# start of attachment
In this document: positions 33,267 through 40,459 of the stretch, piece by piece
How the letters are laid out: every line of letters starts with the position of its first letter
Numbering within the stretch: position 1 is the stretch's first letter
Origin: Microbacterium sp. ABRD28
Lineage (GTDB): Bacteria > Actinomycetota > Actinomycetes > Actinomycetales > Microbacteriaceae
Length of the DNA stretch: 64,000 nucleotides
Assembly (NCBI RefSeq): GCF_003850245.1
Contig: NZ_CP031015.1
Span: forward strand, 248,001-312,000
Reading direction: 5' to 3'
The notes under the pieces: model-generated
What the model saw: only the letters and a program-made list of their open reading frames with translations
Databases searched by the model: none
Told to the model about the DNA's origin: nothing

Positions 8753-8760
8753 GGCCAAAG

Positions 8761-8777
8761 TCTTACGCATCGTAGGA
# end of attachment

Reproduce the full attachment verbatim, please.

In this document: positions 33,267 through 40,459 of the stretch, piece by piece
How the letters are laid out: every line of letters starts with the position of its first letter
Numbering within the stretch: position 1 is the stretch's first letter
Origin: Microbacterium sp. ABRD28
Lineage (GTDB): Bacteria > Actinomycetota > Actinomycetes > Actinomycetales > Microbacteriaceae
Length of the DNA stretch: 64,000 nucleotides
Assembly (NCBI RefSeq): GCF_003850245.1
Contig: NZ_CP031015.1
Span: forward strand, 248,001-312,000
Reading direction: 5' to 3'
The notes under the pieces: model-generated
What the model saw: only the letters and a program-made list of their open reading frames with translations
Databases searched by the model: none
Told to the model about the DNA's origin: nothing

Positions 8753-8760
8753 GGCCAAAG

Positions 8761-8777
8761 TCTTACGCATCGTAGGA